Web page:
Published on February 4, 2008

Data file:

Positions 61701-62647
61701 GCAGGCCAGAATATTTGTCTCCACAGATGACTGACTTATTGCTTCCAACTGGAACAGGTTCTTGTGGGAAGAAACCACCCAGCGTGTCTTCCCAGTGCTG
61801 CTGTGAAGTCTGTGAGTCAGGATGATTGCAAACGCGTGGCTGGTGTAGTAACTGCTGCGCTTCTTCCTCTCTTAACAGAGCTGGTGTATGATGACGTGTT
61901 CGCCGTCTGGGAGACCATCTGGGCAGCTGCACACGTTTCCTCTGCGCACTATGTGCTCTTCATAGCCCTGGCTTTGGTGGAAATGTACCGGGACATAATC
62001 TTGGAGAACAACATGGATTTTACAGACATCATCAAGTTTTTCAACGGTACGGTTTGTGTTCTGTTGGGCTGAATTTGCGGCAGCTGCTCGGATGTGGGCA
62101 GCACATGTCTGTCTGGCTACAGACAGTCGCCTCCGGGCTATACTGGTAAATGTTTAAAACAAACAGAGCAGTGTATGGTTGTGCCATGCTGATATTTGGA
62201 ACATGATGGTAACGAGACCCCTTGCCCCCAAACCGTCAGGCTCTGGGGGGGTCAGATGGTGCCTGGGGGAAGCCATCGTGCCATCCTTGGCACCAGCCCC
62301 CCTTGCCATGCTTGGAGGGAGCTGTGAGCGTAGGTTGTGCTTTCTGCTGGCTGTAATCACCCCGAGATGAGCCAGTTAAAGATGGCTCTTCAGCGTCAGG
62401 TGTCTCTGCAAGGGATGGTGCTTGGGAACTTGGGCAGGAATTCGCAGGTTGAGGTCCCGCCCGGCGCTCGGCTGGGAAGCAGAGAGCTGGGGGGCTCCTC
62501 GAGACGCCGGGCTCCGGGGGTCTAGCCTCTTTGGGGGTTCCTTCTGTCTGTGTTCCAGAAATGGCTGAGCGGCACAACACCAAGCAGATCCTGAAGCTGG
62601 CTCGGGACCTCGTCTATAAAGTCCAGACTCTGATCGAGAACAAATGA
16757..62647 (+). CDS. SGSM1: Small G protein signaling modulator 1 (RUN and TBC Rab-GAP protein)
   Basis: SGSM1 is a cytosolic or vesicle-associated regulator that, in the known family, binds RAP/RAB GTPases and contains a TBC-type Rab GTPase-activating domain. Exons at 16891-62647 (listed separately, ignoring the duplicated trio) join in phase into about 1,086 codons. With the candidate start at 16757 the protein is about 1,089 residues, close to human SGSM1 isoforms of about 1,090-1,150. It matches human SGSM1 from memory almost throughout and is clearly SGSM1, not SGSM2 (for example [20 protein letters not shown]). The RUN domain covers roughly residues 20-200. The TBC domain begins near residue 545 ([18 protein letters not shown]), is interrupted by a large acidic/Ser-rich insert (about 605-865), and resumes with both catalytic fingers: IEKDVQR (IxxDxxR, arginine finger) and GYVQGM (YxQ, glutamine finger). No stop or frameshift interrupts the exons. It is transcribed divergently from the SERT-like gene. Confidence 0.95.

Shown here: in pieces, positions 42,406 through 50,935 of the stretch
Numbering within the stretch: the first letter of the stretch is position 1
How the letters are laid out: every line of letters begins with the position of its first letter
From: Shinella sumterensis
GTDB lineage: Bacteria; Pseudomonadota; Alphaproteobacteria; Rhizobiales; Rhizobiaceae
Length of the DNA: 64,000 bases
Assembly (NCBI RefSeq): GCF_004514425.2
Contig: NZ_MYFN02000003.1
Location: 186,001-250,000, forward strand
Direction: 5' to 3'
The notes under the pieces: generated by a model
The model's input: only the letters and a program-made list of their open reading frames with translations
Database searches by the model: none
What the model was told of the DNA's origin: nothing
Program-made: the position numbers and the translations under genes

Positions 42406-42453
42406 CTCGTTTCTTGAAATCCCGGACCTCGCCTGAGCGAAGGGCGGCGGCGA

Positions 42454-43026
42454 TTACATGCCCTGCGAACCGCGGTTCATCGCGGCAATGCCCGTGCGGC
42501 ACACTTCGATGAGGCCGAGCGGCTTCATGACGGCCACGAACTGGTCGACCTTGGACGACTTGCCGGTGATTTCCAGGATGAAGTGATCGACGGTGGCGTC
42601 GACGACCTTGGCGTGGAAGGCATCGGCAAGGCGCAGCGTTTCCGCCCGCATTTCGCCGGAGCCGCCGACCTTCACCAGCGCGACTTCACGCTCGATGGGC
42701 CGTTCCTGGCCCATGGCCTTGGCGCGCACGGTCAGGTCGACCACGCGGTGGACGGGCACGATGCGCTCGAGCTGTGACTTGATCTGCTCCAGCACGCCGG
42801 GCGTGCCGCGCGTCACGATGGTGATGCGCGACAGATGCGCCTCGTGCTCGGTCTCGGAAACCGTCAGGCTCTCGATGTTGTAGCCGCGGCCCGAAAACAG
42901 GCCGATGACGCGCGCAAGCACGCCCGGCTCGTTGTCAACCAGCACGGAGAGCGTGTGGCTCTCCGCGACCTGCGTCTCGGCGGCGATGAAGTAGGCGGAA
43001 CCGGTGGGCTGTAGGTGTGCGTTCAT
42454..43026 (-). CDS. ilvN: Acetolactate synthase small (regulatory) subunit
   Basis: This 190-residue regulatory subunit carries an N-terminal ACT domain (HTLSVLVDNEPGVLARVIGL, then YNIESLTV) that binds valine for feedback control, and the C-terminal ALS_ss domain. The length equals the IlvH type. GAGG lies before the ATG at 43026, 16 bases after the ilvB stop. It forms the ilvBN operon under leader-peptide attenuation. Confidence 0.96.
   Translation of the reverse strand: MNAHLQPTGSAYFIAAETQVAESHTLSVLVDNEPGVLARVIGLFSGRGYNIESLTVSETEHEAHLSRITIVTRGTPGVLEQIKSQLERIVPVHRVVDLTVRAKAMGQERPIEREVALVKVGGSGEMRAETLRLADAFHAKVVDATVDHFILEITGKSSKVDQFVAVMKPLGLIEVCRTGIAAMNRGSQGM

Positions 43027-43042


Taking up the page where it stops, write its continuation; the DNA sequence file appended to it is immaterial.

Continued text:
Technology 2002: Technology 2002 Convergence: Convergence PDAs used to be exclusively about PIMs -- Personal Information Managers, or carrying your schedule, contacts, and perhaps some important text documents around with you. But Convergence, the coming together of Computing, Communications, Content, and Consumer Electronics, has expanded the "lowly" pocket organizer in new, very multimedia directions. Groupe Spécial Mobile (GSM) : Bluetooth CAMEL - Customised Applications for Mobile Networks Enhanced Logic Cellular Cassette Dual Band e-Commerce - Electronic Commerce EDGE - Enhanced Data for GSM Evolution EFR - Enhanced Full Rate GPRS - General Packet Radio Service GPS - Global Positioning System. H.323 HSCSD - High Speed Circuit Switched Data HTML - Hypertext markup language http - Hypertext transfer protocol iDEN® IMT-2000 - International Mobile Telecommunications-2000 IP and VoIP - Internet Protocol and Voice over Internet Protocol IRIDIUM® Groupe Spécial Mobile (GSM) Groupe Spécial Mobile (GSM) : Groupe Spécial Mobile (GSM) Java™ Java Card MeXe - Mobile Execution Environment Mobile e-Commerce SIM Toolkit - Subscriber Identity Module Application Toolkit Smart Cards Smart Phones Symbian Telematics TIPHON - Telecommunications and Internet Protocol Harmonisation over Networks Tri-Band TrueSync UMTS - Universal Mobile Telecommunications System Unified Messaging UP - Unwired Planet® VoiceXML™ - (Supplied by the VoiceXML™ Forum) WAP - Wireless Application Protocol Wireless Enterprise Wireless: Wireless The ways that notebooks and PDAs were flinging their packets through the air with abandon: two-way paging networks circuit-switched cellular CDPD (Cellular Digital Packet Data) HomeRF 802.11b's 11-megabits/second wireless LANs 128 kilobits/second Ricochet networks 384 kilobits/second of data over Ericsson's experimental EDGE cellular system Wireless: Wireless Today's typical rate is 14.4 kilobits/second 40 kilobits/second reached Portland in Aug. 2001 using AT&T Wireless GPRS (General Packet Radio Service) In about a year, AT&T plans to upgrade this system to EDGE (Enhanced Data for GSM Evolution) technology, which should raise the peak data rate to a respectable 388 kilobits/second The first upgrade for Sprint PCS will give customers always-on connections to the Internet or corporate networks at speeds of up to 144 kilobits per second--more than double the speed of the fastest dial-up modem. By the end of 2002, the division will complete a second upgrade that will double the network's top speed to 288 kilobits per second, with a jump to movie-capable 3-megabit speeds tentatively set for 2004. Slide24: Helios Loiters at 100,000 feet Controlled by an on-board Macintosh Will provide wireless broadband data at up to 125 megabits/second Cost $10 million, compared to a satellite's $200 million Latency: satellite - 23,000 miles high vs 19 miles high Slide26: On Wednesday May 17, 2000 the Bluetooth promoter companies announced the availability of a new figure mark to be used along with Bluetooth applications. The new figure mark is based on the Bluetooth history as it is made up of the two runic characters "H" and "B" – short for "Harald Bluetooth". Harald Bluetooth was the Danish king who unified Denmark and Norway in the 10th century Slide28: Wireless pen transmits anything written either directly to a PC or to PDAs (personal digital assistants) and cell phones Camera: Custom CMOS sensor, 100 FPS Processor: Proprietary ARM-based ASIC at 70 MHz Communication device: Bluetooth transceiver Battery: TBA Ink cartridge: Standard DIN 16654 Illumination: IR LED Resolution: 0.03 mm Weight: 45g For left and right handed use Paper quality: Standard Printing technique: Standard offset Pattern ink: Standard black Dot spacing: Nominally 0.3 mm (0.01 inch.) Total pattern size: 73 000 000 000 000 letter size pages Minimum readable pattern area: 2x2 mm (0.08x0.08 inch) Broadband Internet: Broadband Internet The Federal Communications Commission says that the number of homes and small businesses with broadband connections was up 57% during the first half of 2000, although that only totals 4.3 million connections By 2003 however, Forrester Research expects there will be 32 million broadband subscribers. And by 2005, they expect that 191 million devices (only 36% of them traditional PCs) will have broadband connections to the Internet Home Connection: Home Connection The idea that cable and DSL will fill the bill over the long term seems to me at best wishful thinking, driven by the desperate need to save the legacy investments in the world’s largest above ground copper mines. The fact that we can not quite imagine what we would need a gigabit Ethernet home connection for today is in large part a result of the fact that we don’t have one. – Charles Davis Fiber Optic: Fiber Optic Internet traffic doubling every 100 days 23 million miles of fiber-optic cable had been laid by the end of 1998, and [Renaissance Worldwide] predicts a 500-fold increase by 2002 45 Mbps: $60K/mo in 1995, $15K/mo now data over fiber is doubling every 9 months Internet Exceeds 2 Billion Pages: Internet Exceeds 2 Billion Pages July 10, 2000: 2.1 billion unique, publicly available pages exist more than 7 million pages added each day double in size by early 2001 highest rate of growth is still to come Slide37: Although the most prominent feature of this tiny device is the 340 megabyte IBM microdrive, this "Matchbox PC" is a complete, fully-functional 66 MHz 486-SX-based PC from TIQIT that will run Windows 95/98 or NT, or Linux! (It will run at 100 MHz if you add a heat sink.) Add its port expander module, and you get all the standard PC ports, including built-in Ethernet. According to its manufacturer, the MPC is available now for $1,495. Slide38: 20.0 Gigabytes Lightweight, only 62 grams Low Power Consumption 15ms Average Seek Time 100MB/s Ultra DMA Transfer Rate 300,000 MTTF Hours Toshiba introduces a 1.8-inch embedded HDD, the MK2003GAH. MEMS: MEMS The MEMS (microelectromechanical systems) community has developed some truly intriguing products from digital projectors that contain millions of electrically driven micromirrors to microscale motion sensors that sit in cars ready to deploy airbags. MEMS represent the marriage of semiconductor processing to mechanical engineering at a very small scale. And it is a field that has grown enormously during the past decade. Numerous companies from the semiconductor giants to fledgling start-ups are all now scrambling for a piece of the action at the microscale. Yet very little has been done with MEMS at sizes below one micrometre. This stands in striking contrast to the recent developments in mainstream microelectronics where chips are now mass-produced with features as small as 0.18 microns. The time is ripe for a concerted exploration of nanoelectromechanical systems (NEMS) Fiona Harvey: Fiona Harvey "Most man-made materials come from heating, grinding and crushing. But scientists can instill them with remarkable properties by building them atom-by-atom." "Nanomaterials have many advantages. Where conventionally produced materials tend to be gross and irregular in composition, with many flaws, nanomaterials approach an elegant perfection. By defining the structure of a substance on such a small scale, scientists can create satisfyingly regular and even flawless shapes." The Space Elevator: The Space Elevator The Space Elevator concept is a structure extending from the surface of the Earth to geo-stationary Earth orbit (GEO). Its center of mass is at GEO such that the entire structure orbits the Earth in sync with the Earth’s rotation maintaining a stationary position over its base attachment at the equator. The idea of the space elevator was first raised in 1960 by Russian engineer Yuri Artsutanov, and rehashed several times in the years that followed. But the idea went largely unnoticed until 1979, when Arthur C. Clarke used it as the centerpiece for his novel The Fountains of Paradise. Nano-technology has led to the development of a carbon nanotube material that exhibits strengths 100 times stronger than steel. This material is a prime candidate for the space-segment of the space elevator structure. Units of Measure: Units of Measure KB Units of Measure: Units of Measure KB MB 5MB: entire works of Shakespeare Units of Measure: Units of Measure KB MB 5MB: entire works of Shakespeare GB 50GB: entire library floor of books Units of Measure: Units of Measure KB MB 5MB: entire works of Shakespeare GB 50GB: entire library floor of books TB 10TB: entire Library of Congress Units of Measure: Units of Measure KB MB 5MB: entire works of Shakespeare GB 50GB: entire library floor of books TB 10TB: entire Library of Congress PB 2PB: all academic research libraries Units of Measure: Units of Measure KB MB 5MB: entire works of Shakespeare GB 50GB: entire library floor of books TB 10TB: entire Library of Congress PB 2PB: all academic research libraries EB 5EB: all words ever spoken by humans Units of Measure: Units of Measure KB MB 5MB: entire works of Shakespeare GB 50GB: entire library floor of books TB 10TB: entire Library of Congress PB 2PB: all academic research libraries EB 5EB: all words ever spoken by humans ZB 4x1020: molecules in cubic inch of air Units of Measure: Units of Measure KB MB 5MB: entire works of Shakespeare GB 50GB: entire library floor of books TB 10TB: entire Library of Congress PB 2PB: all academic research libraries EB 5EB: all words ever spoken by humans ZB 4x1020: molecules in cubic inch of air YB 6x1023: atoms per mole (Avogadro’s #) Today: Today 2GHz Intel PC 180GB Disk Drive 1Gb Ethernet (10Gb just demonstrated) 10Mb GSM May, 2005: May, 2005 2GHz Intel PC 180GB Disk Drive 1Gb Ethernet 10Mb GSM 8Ghz Intel PC 1TB Disk Drive 100Gb Ethernet 10Gb GSM Supercomputers: Supercomputers Decimal point arithmetic is called floating point 3.45 * 5.67 = 19.5616 Performance is expressed in floating point operations per second (flops) Kflops Mflops Gflops New Machine: New Machine What would you pay for 6.2 Gflop (peak) machine?